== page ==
Electric Vehicles May Never Reach Their Full Potential Without a Clear Focus on Infrastructure
While low gas prices have created a challenging environment for electric vehicles, year-over-year increases across nearly two dozen different EV models in all major metropolitan areas of the U.S. illustrate an obvious growth in electric consumption.
But it raises a pressing question for utilities and cities that want to stay ahead of the growth curve: Is our infrastructure ready to accommodate citizens’ growing interest in EV transportation?
Cart or horse
The first challenge focuses on improving stability: How do we accelerate the EV demand curve? Certainly improvements in battery technology are critical to grow sales. While we’re breaking past the 200-mile battery barrier, range isn’t the only psychological issue impairing consumption. Availability of EV infrastructure may be a more critical concern.
Fast charging plug standards have not been fully resolved in the light-duty sector, and key grid standards are still being debated — underscoring the notion that EV growth in many ways is tied to who controls and monetizes the value of infrastructure rather than technology.
As EVs attain more mindshare, more customer questions follow: Where can I charge my car, and will I have to charge every day? How long does it take to charge with a Level 2 versus a DC charger? Do I have to wait in line? How much will it cost? Are DC fast charging stations equipped with dual standards? Who will I allow to control my charging?
Range, model availability, customer education and easily-accessible infrastructure will drive EV adoption. Drops in the price of batteries — about 77 percent since 2011 — and the lower costs of operation and maintenance compared with conventional vehicles are already hooking new customers. Utilities and municipalities, leveraging private sector investment, can meet this enthusiasm by focusing on the grid. Partnerships among utilities and stakeholders to maximize the value and flexibility of increased electrification in transportation will be crucial as smart city initiatives gain traction.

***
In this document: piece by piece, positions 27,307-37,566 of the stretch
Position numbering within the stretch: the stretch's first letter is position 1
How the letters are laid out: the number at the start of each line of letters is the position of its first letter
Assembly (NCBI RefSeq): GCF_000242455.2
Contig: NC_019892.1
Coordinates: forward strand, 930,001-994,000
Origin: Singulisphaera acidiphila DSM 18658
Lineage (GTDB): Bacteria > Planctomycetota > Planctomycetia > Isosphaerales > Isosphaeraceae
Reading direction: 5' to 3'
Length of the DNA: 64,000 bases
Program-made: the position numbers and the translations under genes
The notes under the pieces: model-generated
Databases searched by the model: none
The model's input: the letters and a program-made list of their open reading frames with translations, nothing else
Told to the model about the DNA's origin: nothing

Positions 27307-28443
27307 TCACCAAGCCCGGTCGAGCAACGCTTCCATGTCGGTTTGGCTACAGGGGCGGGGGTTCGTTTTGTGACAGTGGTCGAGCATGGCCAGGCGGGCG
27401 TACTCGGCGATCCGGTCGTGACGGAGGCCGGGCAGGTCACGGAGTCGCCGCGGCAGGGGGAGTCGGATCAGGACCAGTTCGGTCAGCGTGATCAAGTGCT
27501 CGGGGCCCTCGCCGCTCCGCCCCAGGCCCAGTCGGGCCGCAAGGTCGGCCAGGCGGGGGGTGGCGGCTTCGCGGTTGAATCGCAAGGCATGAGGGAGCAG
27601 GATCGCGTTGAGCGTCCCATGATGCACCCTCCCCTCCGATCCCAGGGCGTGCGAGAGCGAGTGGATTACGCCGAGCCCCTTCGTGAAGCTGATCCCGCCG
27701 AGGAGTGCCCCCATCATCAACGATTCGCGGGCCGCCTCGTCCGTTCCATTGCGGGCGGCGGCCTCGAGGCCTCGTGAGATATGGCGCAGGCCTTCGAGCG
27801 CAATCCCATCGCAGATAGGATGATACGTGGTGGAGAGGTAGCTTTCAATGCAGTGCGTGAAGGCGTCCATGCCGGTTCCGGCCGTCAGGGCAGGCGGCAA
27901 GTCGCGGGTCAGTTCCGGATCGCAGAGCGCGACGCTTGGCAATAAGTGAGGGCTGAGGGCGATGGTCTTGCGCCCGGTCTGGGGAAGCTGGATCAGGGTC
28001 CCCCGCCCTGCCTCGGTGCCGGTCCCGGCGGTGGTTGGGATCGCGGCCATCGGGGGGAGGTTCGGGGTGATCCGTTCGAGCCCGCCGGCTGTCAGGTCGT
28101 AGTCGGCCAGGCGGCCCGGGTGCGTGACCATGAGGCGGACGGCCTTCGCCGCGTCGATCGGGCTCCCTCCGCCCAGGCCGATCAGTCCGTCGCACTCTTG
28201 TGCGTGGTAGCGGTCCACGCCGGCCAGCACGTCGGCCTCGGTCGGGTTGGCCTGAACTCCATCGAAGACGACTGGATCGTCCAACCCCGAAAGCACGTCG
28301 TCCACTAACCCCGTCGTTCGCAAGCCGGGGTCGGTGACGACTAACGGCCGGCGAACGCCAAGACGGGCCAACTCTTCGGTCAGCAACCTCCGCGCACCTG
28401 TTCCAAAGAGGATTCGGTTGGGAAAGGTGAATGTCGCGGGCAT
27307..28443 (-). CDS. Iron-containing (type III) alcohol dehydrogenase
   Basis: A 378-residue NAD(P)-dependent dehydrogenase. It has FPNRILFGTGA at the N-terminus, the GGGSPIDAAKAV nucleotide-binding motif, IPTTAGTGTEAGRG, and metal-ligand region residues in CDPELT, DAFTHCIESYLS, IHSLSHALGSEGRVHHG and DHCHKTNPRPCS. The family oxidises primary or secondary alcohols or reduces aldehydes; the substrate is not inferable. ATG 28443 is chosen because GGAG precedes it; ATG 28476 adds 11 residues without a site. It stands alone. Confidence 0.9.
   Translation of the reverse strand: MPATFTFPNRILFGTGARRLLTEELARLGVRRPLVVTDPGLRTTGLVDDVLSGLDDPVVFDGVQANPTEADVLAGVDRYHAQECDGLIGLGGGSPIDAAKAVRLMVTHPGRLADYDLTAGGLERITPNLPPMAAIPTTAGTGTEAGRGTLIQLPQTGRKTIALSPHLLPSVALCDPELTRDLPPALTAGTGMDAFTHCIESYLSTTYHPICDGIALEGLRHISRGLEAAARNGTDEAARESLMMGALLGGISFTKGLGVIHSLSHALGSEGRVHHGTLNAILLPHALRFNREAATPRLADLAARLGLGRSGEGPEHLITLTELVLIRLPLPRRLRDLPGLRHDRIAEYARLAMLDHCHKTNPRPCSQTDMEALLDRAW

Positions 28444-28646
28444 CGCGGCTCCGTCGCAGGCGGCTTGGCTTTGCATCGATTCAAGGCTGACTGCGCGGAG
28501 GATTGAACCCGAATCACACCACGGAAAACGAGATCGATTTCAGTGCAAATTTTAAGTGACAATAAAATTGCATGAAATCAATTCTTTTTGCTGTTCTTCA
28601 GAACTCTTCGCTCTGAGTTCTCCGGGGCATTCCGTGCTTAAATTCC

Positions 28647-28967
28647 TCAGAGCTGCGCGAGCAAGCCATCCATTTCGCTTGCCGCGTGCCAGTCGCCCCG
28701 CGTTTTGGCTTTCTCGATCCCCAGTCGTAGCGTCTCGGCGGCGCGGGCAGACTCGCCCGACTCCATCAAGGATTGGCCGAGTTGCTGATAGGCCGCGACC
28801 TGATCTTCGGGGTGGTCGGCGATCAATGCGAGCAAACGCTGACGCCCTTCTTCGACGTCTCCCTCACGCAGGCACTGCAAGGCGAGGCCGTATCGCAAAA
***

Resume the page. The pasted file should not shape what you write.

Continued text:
More than 40 percent of respondents engaged in smart city initiatives ranked EVs as among the most important technologies in the advancement of smart cities, according to this year’s Strategic Directions: Smart City/Smart Utility Report survey from Black & Veatch. These players recognize EVs, and the related clean energy infrastructure, as essential components of a sustainable and livable city.
Selling investors on EV infrastructure
The next question is where the capital for infrastructure expansion will come from. Growing EV sales are already providing new potential revenue streams for electric utilities, as the business case for accommodating EV growth comes into sharper focus.
Infrastructure success also requires municipal participation, at the very least — if not state, regional or national participation. The business case for governments is a more complicated sale. Some of the most successful approaches we’ve seen involve public-private partnerships (P3s). Three-quarters of municipalities surveyed by Black & Veatch believe that P3s are the most effective financing model for smart city initiatives. Leaning on private partners to take on project risk also seems to be an attractive prospect for smart service providers, with 84 percent agreeing that P3s are most effective.
Read full article at GreenTech Media